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Creating Blooming Dish Gardens

Tim Pollak —  December 27, 2014 — 4 Comments

Create a miniature landscape in an open, shallow container: a dish garden! Gather small foliage and flowering plants together in a decorative container—like a basket or saucer—for a versatile display you can enjoy throughout the year. 

Dish gardens are easy to grow, very adaptable to most environments, and can be placed anywhere in the home. Even if you do not have a green thumb, you’ll find it difficult to kill a dish garden. They last much longer than fresh cut flower arrangements, although if you like, you can add fresh cut flowers—they will last up to a week or more. Once done blooming, the flowers can be easily removed or replaced, and the dish garden can be enjoyed for many more months.

Watch this video to learn more.

  • Choose the container: Your dish garden should be planted in a shallow container. The size depends only on how many plants you want to put into it. Almost anything can be used as a container—let your imagination be the judge. 
  • Provide drainage:  Adequate drainage is probably the most important rule to ensure the success of your dish garden. Be sure to remove excess water and avoid over-watering. Drainage holes on the bottom are best, but not mandatory. If drainage holes are not present, use a plastic liner or saucer in the container, or add a layer of gravel or pebbles on the bottom for drainage.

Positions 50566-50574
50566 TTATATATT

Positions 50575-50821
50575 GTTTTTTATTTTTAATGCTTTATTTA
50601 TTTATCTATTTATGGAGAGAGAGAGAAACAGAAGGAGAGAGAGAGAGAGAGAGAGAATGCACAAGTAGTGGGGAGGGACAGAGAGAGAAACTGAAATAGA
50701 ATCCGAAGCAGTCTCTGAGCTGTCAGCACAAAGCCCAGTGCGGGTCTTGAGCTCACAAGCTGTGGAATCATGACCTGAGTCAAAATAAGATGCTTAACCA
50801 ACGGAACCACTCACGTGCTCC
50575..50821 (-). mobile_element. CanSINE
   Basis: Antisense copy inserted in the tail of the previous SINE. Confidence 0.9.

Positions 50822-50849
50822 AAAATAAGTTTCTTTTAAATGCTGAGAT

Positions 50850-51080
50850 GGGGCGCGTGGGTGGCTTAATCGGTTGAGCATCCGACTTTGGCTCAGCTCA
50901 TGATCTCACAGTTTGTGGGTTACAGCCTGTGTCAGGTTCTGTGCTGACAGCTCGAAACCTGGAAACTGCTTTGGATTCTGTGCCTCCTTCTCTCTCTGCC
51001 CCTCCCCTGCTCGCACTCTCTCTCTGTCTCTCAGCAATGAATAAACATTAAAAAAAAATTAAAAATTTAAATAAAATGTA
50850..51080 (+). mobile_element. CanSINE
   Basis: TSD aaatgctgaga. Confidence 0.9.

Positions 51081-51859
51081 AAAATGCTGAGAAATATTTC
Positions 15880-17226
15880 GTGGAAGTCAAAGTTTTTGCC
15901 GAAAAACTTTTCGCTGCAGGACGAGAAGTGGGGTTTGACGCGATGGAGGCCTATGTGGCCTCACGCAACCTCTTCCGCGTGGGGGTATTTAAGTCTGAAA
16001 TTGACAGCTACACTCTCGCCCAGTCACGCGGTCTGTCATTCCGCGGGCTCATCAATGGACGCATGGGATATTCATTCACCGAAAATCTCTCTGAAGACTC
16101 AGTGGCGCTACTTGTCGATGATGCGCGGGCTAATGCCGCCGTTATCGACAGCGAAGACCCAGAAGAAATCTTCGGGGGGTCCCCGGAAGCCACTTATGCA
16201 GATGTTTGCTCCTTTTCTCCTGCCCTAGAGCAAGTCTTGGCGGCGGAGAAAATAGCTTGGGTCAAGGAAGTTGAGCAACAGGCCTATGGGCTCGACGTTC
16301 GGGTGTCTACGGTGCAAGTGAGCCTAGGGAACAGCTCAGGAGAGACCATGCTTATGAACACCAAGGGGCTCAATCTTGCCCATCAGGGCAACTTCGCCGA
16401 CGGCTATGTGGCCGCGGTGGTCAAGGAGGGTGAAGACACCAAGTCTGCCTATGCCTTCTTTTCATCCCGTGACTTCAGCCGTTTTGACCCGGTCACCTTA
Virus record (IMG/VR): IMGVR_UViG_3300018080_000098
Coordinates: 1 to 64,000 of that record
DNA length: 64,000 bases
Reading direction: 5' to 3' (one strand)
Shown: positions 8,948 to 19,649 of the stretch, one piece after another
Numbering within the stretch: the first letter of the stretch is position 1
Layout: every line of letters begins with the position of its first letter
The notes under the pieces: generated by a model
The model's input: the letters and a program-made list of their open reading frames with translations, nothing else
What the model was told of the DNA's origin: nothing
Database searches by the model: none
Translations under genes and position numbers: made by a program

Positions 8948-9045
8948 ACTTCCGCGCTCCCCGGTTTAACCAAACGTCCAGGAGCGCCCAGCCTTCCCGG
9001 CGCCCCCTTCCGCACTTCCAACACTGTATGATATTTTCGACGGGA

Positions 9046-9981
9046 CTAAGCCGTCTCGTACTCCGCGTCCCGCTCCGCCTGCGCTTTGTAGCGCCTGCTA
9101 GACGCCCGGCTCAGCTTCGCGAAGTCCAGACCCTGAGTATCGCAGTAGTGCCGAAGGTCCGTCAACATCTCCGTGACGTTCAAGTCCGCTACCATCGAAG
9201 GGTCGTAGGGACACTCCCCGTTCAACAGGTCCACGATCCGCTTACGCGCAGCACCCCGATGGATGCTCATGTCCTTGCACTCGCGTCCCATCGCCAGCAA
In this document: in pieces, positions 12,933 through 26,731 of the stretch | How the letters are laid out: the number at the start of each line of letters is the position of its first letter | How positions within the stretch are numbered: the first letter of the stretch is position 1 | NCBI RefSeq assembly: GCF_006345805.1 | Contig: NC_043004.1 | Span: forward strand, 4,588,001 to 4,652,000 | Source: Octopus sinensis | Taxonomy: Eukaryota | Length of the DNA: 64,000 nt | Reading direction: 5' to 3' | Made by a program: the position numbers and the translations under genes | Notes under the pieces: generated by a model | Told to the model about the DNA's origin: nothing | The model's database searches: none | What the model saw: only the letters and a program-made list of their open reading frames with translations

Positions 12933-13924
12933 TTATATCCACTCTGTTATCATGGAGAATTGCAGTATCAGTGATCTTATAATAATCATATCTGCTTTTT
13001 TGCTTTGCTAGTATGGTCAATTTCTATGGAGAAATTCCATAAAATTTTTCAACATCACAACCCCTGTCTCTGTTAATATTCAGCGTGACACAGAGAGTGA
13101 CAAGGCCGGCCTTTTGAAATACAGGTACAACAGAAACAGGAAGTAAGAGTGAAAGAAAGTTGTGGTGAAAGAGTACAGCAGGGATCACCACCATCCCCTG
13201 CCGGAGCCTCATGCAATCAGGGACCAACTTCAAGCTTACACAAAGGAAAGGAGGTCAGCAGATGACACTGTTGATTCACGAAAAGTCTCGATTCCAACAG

• Choose the plants: Use small starter plants; 3-inch or 4-inch pots work best. Choose plants with the same general light and water requirements. Using seasonal flowering plants or interesting seasonal focal points—such as poinsettias for the holidays—and change them out throughout the year: replace your poinsettia with a flowering primrose or bulbs in the spring.
  • Dish garden themes: Be different! Try a cactus or desert garden, bulb garden, flowering annuals, African violets, or herb garden. Or try to spruce it up with special decorations for a holiday or event.
  • Planting and design: Always use a well-draining peat-based potting soil. Place the tallest plants in the center if the dish garden is to be viewed from several sides, or place them in the back of the container if viewed only from one side. Mix plants with contrasting foliage, colors, leaf sizes, and shapes. Top dress the soil with a layer of Spanish moss, gravel, or bark chips.
  • Care of your dish garden: Again, they are easy, needing only proper drainage, water, light, and an occasional dose of general fertilizer, and minor trimming if needed. They can last in the home for 1-2 years before repotting is needed.

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250 family members attended the Chicago Botanic Garden’s Military Appreciation Day with USO Discovery Kids on August 6. We’d like to thank the Tawani Foundation for their support and the USO of Illinois for their partnership. Visit http://www.chicagobotanic.org/therapy/military for more information.